LANDSCAPE LUSH
LANDSCAPE LUSH
LANDSCAPE LUSH
University of California
LANDSCAPE LUSH

Principles of IPM

5 Program Components

1. PREVENTION
This is the most important component of IPM.  Careful landscape design, plant selection, site preparation, proper planting, careful irrigation, and recommended cultural practices (maintenance pruning, fertilization, etc.) go a long way to avoiding pest problems.

2. CORRECT PEST OR SYMPTOM IDENTIFICATION
Proper ID of pests or diseases is critical to appropriate control.  Many symptoms of pest, disease, and environmental damage look superficially similar, and can easily be mistaken for one another.  Careful observations must be made of the environmental history of the plant and of the plant condition as a whole.  Samples may need to be taken of the tree tissues, soil, or suspected pests.  Consult with the UCANR Publications at the right, or contact your local Cooperative Extension or Agricultural Commissioner's office if you need assistance.

3. REGULAR SURVEYING FOR PESTS
Systematic monitoring will alert you to changes in plant conditions and pest populations in a timely manner that will allow appropriate responses.  Record keeping can be useful for noticing changes over time.  Monitoring forms are available in Pests of Landscape Trees and Shrubs, a UC publication available for purchase through the link at the right.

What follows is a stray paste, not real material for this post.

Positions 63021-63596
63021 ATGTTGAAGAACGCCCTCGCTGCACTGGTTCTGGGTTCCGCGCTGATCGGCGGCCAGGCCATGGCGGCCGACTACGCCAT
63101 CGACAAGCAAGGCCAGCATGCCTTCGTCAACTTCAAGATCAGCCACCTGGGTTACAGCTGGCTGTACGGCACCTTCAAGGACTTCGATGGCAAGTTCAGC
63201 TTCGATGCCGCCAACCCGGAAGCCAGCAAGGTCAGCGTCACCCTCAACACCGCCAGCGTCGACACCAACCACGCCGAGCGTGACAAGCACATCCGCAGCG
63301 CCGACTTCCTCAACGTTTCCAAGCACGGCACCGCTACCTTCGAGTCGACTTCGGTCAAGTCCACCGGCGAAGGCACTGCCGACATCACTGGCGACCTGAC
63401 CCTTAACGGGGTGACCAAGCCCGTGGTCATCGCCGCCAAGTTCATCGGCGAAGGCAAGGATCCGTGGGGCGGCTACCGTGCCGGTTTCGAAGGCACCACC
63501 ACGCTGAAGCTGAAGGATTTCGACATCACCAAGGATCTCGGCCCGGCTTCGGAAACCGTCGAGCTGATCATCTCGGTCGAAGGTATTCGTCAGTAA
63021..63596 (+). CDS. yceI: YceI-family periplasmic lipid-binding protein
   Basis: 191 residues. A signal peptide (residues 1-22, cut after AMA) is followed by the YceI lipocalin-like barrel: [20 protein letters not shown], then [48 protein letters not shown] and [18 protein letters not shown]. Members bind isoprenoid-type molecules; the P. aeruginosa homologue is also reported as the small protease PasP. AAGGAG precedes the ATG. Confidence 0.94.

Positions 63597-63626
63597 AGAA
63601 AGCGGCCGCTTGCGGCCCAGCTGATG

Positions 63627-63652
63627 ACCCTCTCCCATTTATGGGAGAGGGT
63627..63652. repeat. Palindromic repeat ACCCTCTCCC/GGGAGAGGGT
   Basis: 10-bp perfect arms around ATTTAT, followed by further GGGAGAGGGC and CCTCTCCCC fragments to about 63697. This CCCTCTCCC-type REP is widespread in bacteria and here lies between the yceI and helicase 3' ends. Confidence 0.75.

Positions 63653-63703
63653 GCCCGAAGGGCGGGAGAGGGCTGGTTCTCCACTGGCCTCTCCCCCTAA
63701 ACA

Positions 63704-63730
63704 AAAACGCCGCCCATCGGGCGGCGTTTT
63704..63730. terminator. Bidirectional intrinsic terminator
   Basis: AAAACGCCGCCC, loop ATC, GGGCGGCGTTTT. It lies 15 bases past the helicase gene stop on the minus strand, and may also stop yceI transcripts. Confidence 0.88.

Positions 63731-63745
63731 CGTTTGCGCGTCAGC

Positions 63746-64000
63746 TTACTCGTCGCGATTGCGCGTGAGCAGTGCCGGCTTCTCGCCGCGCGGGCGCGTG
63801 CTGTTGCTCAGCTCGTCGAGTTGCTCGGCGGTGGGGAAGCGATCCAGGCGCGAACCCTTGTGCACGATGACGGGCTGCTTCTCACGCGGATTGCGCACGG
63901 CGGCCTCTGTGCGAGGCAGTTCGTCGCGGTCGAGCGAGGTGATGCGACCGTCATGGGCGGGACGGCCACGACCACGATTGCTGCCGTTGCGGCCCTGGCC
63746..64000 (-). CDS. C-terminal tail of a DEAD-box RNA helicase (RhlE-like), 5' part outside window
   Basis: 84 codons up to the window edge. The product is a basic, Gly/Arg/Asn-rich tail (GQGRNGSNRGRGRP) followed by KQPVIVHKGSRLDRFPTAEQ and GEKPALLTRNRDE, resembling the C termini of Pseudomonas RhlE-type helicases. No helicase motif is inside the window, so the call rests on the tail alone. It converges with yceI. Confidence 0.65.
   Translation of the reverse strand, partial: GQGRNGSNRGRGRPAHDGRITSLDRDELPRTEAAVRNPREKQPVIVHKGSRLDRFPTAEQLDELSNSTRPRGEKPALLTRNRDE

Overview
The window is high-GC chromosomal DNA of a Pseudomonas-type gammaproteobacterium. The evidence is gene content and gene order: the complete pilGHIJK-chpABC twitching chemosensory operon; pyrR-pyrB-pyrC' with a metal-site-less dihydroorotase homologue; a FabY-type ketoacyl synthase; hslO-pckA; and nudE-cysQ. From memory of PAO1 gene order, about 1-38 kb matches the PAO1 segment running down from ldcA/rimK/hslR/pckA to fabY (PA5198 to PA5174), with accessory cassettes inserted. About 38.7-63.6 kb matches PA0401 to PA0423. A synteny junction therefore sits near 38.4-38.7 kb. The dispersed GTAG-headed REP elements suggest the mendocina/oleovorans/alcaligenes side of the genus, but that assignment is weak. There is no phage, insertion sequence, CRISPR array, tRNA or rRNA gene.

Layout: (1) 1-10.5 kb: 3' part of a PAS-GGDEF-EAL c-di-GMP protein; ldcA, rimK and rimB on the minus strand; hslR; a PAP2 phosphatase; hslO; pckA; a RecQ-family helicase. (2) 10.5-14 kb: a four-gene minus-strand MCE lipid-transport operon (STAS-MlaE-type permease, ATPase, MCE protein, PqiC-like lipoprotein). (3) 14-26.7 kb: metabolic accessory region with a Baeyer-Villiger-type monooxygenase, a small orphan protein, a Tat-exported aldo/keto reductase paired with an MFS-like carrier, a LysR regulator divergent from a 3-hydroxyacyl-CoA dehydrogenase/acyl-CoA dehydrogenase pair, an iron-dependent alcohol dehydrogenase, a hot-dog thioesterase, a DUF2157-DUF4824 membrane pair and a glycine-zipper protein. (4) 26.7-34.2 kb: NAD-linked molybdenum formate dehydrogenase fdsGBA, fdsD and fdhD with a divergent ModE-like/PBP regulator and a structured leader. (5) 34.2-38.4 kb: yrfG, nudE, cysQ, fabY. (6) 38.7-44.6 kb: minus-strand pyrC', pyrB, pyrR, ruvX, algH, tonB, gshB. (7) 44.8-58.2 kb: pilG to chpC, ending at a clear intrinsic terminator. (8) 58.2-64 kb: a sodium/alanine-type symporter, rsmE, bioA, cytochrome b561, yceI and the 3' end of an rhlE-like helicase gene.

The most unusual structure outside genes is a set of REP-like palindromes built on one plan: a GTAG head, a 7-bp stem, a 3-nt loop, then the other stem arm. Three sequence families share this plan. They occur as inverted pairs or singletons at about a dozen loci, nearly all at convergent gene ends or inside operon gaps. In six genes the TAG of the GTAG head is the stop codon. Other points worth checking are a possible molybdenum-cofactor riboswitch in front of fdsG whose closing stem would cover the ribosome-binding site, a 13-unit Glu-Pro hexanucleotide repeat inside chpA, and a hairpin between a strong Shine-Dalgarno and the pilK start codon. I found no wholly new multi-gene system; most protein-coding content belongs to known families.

4. DEVELOP ACTION THRESHOLDS
Some pest damage may be acceptable, and not affect the overall health of plants.  Determine what the acceptable levels are for your conditions and clientele before deciding on a course of action.  Timing of both herbicides and pesticides is a critical part of effective use, so deciding what thresholds are before they are reached improves the efficiency of your control program.

5. APPLY APPROPRIATE MANAGEMENT
The least toxic methods of control should always be considered first, such as biological (pathogens, predators or parasites), or mechanical control (hoeing, string trimming, copper bands). Cultural practices that need to be altered to mitigate the issue should be incorporated into the management strategy, including canopy thinning to increase light, correcting irrigation, and mulching to suppress weeds and root diseases.  Finally, when chemicals are necessary, they should be used with the utmost caution by a qualified applicator according to label directions.

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